|Is this Tremella Mesenterica - Witches' Butter?|
I'm just getting the hang of this wonderful gadget. Taking the photo was easy enough. Re-sizing and uploading it to this blog with a few words was also pretty easy with my precise location recorded by the built in GPS. On the other hand, making and receiving phone calls without cutting people off - I've yet to master that, Rome wasn't built in a day.
I'm optimistic it's going to be a powerful tool for nature. BTO's BirdTrack app is brilliant. Type in the first couple of letters of what you've seen and select the full name from the drop down list. The default location is where you are standing. Add in the number of birds seen and your record is automatically sent into BTO. By making it so easy, will there be an increase in the number of recorders and records?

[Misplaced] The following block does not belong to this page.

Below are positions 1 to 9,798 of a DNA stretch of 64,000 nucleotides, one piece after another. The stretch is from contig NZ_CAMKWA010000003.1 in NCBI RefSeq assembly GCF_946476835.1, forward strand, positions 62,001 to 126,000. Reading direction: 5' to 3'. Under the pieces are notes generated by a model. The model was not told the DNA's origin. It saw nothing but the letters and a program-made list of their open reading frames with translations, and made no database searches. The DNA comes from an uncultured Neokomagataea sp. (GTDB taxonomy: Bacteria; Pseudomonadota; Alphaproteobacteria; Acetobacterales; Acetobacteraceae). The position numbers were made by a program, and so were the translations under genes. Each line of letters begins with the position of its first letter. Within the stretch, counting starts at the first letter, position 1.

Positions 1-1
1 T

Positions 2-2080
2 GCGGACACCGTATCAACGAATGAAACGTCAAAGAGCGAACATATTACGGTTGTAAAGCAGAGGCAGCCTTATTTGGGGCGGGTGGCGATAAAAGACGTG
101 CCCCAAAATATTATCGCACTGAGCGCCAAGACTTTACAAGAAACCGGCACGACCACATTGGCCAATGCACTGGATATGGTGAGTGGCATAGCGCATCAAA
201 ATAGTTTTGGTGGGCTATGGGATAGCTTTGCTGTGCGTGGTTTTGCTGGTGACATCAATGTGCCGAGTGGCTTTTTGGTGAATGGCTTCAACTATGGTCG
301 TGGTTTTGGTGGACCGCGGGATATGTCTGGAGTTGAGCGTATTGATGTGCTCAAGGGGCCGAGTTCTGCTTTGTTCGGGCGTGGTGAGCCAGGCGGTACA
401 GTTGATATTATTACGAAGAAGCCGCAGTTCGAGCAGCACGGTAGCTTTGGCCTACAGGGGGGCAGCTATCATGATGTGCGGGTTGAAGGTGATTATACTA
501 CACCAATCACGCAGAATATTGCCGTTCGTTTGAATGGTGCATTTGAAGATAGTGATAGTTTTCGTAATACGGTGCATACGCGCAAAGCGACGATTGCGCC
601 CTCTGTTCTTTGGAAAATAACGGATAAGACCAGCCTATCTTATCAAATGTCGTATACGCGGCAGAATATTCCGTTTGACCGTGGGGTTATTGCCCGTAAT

What about the quality of the records? 3 of my 5 records have a comment saying 'Not yet checked against BirdTrack thresholds'. Presumably this is some form of validation? Is there an individual checking my entries or is it just a test of reasonableness against previous sightings for this area and time of year? My record of a lesser spotted woodpecker has been declared valid. This is one I didn't see but having heard its call I clicked through a long list of bird calls (an app of course) until I finally found a close match.
PlantTracker is another app that I've downloaded (for free) and looks an easy way to identify, record and map the presence of invasive species. Leaf Watch is an app with the specific purpose of tracking the spread of the miner moth and its impact on conker trees. Do you have any other apps you'd recommend I take a look at? I'm sure there will be a raft of new ones to herald in the spring.